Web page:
With the right plan and the right discipline, you can get seriously shredded in just 28 days.Read article
If you’re not getting stronger, you won’t get any bigger. This seems like a common-sense statement, but think for a moment about how many serious bodybuilders you see in the gym, day after day, hitting the same marks, loading the same plates on the bar, straining for that same fourth or sixth rep. How much real progress are they making?
When it comes to mass increase, force output is the name of the game. If your intramuscular energy potential and strength have flat-lined, so has your growth, plain and simple. To go further, you’ve got to dig down to the muscle cellular level and change the parameters. Fortunately, the best of today’s cutting-edge sports supplement technologies are ready to help.
Creatine: The Strength-Support Supplement
When it comes to strength support, creatine monohydrate is your best bet for achieving improvements in strength and power while also helping to maximize gains in muscle mass. Scores of published papers tell us that supplementing with creatine monohydrate in doses around 20 grams/day for 4 to 5 days can rapidly saturate the muscle resulting in an improved ability to withstand fatigue and produce more force. Indeed, so conclusive is the science in support of creatine, current research has largely moved on to consider the creatine stacking options that might ramp up mass-building potential even further. Two such studies investigated betaine and beta alanine, respectively, in combination with creatine monohydrate.
New Research: Creatine Combinations
A 2012 study published in the journal Amino Acids compared the ingestion of creatine monohydrate, betaine (a form of the amino acid glycine) and their combination against a placebo for changes in intramuscular phosphocreatine content and strength performance (del Favero, Roschel et al. 2012). Over a 10-day period, study participants supplemented with either betaine (2 grams/day), creatine (20 grams/day) or a combination of betaine and creatine. As expected, supplementation with creatine (whether betaine was provided or not) significantly increased the power output during the squat exercise and these changes were found to be significantly greater than the changes made with the placebo group. Upper-body power using the bench press was also found to be significantly increased when creatine was added to the diet. In addition to increasing upper-body and lower-body power production, creatine supplementation led to significantly greater increases in maximal upper-body and lower-body strength as well. So the jury may still be out on betaine, but creatine monohydrate is still passing the strength-increase test with flying colors.
Beta Alanine Plus Creatine: Maximized Performance
Recent research also suggests that beta alanine and creatine monohydrate, taken in tandem, may help your body produce more energy and withstand accumulation of performance-decreasing fatigue.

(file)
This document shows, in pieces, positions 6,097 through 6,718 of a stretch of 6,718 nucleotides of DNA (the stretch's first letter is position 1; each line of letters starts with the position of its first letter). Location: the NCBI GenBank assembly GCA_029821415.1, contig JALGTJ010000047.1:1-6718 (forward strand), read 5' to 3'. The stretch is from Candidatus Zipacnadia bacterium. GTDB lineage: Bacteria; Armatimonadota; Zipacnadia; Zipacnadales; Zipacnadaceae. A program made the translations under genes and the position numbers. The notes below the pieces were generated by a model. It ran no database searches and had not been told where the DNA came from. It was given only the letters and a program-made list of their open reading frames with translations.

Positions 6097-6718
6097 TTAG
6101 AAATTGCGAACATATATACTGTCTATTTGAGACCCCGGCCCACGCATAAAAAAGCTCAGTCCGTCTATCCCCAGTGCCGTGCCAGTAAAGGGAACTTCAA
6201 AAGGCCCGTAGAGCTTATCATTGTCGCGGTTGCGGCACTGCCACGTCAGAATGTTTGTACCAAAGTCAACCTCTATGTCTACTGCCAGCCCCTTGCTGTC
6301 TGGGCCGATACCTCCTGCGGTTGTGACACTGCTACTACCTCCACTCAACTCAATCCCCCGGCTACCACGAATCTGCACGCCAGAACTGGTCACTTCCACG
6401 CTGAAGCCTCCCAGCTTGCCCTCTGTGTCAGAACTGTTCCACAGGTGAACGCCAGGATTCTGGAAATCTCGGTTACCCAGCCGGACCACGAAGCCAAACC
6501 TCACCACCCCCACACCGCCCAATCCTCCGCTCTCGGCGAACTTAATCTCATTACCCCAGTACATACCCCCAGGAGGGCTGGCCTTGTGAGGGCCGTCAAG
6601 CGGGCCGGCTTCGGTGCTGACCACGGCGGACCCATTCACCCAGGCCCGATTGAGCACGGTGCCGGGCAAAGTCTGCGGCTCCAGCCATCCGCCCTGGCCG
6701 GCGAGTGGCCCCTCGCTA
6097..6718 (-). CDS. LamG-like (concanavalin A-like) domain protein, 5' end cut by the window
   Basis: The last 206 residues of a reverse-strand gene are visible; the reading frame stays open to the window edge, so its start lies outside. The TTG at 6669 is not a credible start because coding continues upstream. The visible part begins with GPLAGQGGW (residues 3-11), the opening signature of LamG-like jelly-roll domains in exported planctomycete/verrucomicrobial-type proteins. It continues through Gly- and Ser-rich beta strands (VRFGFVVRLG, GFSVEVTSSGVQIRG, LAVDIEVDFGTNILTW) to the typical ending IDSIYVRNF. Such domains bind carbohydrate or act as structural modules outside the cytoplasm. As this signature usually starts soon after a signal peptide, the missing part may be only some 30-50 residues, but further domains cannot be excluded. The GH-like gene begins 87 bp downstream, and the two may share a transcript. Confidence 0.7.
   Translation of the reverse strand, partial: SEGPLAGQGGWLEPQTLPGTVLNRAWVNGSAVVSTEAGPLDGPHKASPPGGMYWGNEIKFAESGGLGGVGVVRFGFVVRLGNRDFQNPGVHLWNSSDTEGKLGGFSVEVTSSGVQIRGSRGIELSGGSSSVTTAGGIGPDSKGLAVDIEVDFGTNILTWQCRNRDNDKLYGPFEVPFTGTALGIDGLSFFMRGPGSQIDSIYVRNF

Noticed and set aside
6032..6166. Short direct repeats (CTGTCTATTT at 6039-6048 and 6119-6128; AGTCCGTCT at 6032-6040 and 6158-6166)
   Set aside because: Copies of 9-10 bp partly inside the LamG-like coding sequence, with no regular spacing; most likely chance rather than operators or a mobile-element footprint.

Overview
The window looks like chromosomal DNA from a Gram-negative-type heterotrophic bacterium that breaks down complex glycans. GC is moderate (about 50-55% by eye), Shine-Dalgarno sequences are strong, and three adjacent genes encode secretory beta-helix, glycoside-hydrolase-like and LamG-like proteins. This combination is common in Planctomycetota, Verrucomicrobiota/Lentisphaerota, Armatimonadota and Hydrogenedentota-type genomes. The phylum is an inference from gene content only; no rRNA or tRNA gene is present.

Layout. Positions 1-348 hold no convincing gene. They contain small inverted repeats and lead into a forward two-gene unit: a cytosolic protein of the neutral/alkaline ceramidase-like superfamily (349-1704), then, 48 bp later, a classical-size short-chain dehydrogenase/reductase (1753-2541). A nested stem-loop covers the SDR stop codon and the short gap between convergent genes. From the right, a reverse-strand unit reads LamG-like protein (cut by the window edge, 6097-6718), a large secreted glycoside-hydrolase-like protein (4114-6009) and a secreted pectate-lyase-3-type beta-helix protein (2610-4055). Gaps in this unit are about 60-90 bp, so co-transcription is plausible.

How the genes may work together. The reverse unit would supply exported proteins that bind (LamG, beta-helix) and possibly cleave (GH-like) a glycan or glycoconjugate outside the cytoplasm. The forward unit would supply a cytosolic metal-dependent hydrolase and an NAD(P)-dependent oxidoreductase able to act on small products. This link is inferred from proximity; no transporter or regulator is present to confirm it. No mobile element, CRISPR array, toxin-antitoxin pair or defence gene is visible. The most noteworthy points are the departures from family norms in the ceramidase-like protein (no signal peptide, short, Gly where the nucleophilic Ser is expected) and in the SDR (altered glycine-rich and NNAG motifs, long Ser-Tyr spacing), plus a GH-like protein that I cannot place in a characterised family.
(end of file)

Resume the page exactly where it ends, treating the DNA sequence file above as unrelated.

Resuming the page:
A recent study published in the Journal of Sports Medicine and Physical Fitness had forty-four young (20 – 22 years), healthy untrained men supplement daily with either a placebo, creatine monohydrate (5 grams), beta alanine (1.6 grams) or beta alanine plus creatine for approximately one month (Okudan, Belviranli et al. 2014). All of the participants completed three consecutive thirty-second sprints on a cycle ergometer to determine their maximal power output while cycling. After supplementing with creatine, peak power production during the 2nd and 3rd cycle tests were found to be significantly greater when compared to the peak power production before the study was started. When average power production was compared for all three cycle bouts before and after the one month supplementation period, the combination of beta alanine and creatine monohydrate was responsible for significantly increasing all of these values. The authors concluded that supplementing with creatine significantly increases peak power production rates, while combining beta alanine with creatine can significantly improve power production after one month of supplementation.
Supplement Quality Is Essential
To maximize the benefits of creatine supplementation, try supplementing twenty grams per day of creatine in the preferred (and most credibly researched) creatine monohydrate form from a reputable manufacturer. You might also want to consider a premium-quality pre-workout formula that contains a clinically indicated dosage of beta alanine.
Increased power production and steady enhancements in workout productivity, driven in part by creatine monohydrate supplementation, is an anabolic recipe for new growth. Are you stuck on a plateau? Look to creatine monohydrate to shift your muscle mass increase into a new gear.
Del Favero, S., H. Roschel, G. Artioli, C. Ugrinowitsch, V. Tricoli, A. Costa, R. Barroso, A. L. Negrelli, M. C. Otaduy, C. da Costa Leite, A. H. Lancha-Junior and B. Gualano (2012). “Creatine but not betaine supplementation increases muscle phosphorylcreatine content and strength performance.” Amino Acids 42(6): 2299-2305.
Okudan, N., M. Belviranli, H. Pepe and H. Gokbel (2014). “The effects of beta alanine plus creatine administration on performance during repeated bouts of supramaximal exercise in sedentary men.” J Sports Med Phys Fitness.